When I moved to a new city in 2016 I knew I still needed a good medical team to help me so I got on the wait list for a psychiatrist and in fall 2017 I was matched with a great doctor and she referred me to a free counselor who I meet with every two weeks. It was this team who finally diagnosed me with emotional intensity disorder, also commonly known as borderline personality disorder (BPD). In addition, I was diagnosed with adult attention deficit/hyperactivity disorder, which apparently goes hand-and-hand with BPD. I have never felt so liberated now that I have been properly diagnosed and have been receiving proper treatment.
Although I have persevered, my mental illness has not left me. I most likely will fight this battle every day, but every time I overcome an obstacle or accomplish a goal I conquer my mental illness. I don’t let it define me or stop me from doing what I want to do.
We all have one life to live and we must live it to the fullest and on our own terms. Of course, we can have support and love along the way but life is only what we ourselves make it. Take charge, know what you want, seek professional help and connect with those going through the same thing. Let’s conquer this!
I can’t recommend these tips enough to fighting the battle. It’s not easy, and can take time, but it is so worth it.
- Find a good medical team. A psychiatrist, general practitioner and counselor or therapist is the best triple threat to fighting this disease.
- Connect with the community. Find others battling the same illness. Knowing you’re not alone can be a huge comfort.
- Find support in family and friends. I recommend family member and friends read books on mental health so they can better understand what you’re going through and how to help you. Also, it is helpful to bring your support team to a counselling appointment so they can have help from a professional as well.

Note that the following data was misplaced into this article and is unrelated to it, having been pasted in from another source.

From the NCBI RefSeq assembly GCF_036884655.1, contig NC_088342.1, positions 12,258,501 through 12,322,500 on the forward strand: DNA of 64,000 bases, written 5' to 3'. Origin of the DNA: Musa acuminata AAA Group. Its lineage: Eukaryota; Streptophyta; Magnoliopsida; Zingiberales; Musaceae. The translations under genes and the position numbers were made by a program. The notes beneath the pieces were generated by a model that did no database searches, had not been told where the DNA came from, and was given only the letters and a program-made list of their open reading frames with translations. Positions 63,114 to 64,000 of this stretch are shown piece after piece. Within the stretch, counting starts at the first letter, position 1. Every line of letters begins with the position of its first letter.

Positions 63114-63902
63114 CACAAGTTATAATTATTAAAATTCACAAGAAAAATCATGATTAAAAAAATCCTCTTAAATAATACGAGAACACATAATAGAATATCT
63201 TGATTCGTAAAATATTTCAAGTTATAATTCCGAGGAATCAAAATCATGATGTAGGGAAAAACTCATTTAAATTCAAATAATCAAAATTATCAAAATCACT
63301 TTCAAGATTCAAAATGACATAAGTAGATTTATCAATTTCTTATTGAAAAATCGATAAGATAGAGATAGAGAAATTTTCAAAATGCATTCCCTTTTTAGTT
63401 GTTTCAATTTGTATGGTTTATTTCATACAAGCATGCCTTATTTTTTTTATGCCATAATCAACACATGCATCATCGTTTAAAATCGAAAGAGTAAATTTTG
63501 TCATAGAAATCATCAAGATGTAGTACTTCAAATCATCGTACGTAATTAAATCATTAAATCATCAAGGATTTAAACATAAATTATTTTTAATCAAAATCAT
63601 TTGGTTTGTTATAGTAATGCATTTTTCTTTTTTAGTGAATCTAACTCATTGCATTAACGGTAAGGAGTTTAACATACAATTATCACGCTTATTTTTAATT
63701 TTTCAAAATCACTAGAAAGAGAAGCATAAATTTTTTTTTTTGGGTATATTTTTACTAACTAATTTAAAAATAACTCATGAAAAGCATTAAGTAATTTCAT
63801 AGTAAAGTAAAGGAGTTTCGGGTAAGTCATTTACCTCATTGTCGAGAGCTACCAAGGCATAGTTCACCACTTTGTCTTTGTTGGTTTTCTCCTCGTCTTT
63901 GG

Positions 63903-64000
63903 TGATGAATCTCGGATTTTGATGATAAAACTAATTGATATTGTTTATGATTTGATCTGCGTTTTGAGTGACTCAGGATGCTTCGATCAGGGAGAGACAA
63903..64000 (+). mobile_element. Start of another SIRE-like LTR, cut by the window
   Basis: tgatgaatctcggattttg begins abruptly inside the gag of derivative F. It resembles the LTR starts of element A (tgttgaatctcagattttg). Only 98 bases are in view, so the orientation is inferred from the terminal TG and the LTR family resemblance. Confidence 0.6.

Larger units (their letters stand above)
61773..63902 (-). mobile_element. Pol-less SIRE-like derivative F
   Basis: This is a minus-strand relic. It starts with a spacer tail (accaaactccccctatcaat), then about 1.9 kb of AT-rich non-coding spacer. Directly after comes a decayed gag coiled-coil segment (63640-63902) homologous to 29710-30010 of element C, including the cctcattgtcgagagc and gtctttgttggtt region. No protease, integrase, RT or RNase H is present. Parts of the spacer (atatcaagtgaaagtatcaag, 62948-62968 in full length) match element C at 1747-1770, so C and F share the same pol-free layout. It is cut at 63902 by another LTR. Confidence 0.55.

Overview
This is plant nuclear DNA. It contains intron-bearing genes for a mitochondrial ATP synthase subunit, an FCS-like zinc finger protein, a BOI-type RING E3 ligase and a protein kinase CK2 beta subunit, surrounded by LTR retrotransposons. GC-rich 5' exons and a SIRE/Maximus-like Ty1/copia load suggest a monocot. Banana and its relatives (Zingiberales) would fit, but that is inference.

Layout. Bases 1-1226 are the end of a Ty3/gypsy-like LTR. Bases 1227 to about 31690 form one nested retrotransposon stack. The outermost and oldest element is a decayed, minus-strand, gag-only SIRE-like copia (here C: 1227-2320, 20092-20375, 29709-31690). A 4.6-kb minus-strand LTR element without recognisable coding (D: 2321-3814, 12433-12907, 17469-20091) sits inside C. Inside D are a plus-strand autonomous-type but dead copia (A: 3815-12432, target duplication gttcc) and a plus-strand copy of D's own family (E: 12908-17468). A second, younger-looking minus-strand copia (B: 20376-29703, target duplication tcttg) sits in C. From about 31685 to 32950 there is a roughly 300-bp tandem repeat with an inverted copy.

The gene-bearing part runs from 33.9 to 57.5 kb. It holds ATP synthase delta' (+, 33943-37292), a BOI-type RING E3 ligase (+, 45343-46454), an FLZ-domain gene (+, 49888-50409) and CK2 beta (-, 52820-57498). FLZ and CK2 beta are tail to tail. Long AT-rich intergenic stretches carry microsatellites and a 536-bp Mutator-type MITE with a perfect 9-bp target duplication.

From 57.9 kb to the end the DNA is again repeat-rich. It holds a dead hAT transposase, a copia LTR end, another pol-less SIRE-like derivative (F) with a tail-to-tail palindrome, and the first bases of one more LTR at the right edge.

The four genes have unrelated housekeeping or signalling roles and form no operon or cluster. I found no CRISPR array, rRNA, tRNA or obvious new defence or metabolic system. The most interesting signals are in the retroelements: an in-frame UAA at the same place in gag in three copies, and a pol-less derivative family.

- Write down daily, weekly, monthly and yearly goals. It doesn’t matter how long it takes to accomplish your goals, we all move at our own pace. But having them written down is a good first step.
- Make your life as easy as possible. Find ways to simplify your day so you can feel as best you can. Here are some hacks for dealing with depression and anxiety.
For more insight and advice on mental health topics, visit my blog at www.monomeg.wordpress.com #togetherweconquer
Thank you for reading!
If you or someone you know experiences mental health issues, it is important to seek help from a qualified professional. Our Resource Specialist can help you find expert mental health resources to recover in your community. Contact us now for more information on this free service to our users.
Author Bio: Megan is a mental health and memoir blogger from Atlantic Canada. Her passions include writing, playing with her dog Bodie and spending time with family and friends. Megan hopes her words will inspire others and build a community of support for those who are suffering with mental illness. You can read more of her mental health writing on her website www.mental-health-in-mind.com.
The opinions and views expressed in this guest blog do not necessarily reflect those of www.rtor.org or its sponsor, Laurel House, Inc. The author and www.rtor.org have no affiliations with any products or services mentioned in this article or linked to herein.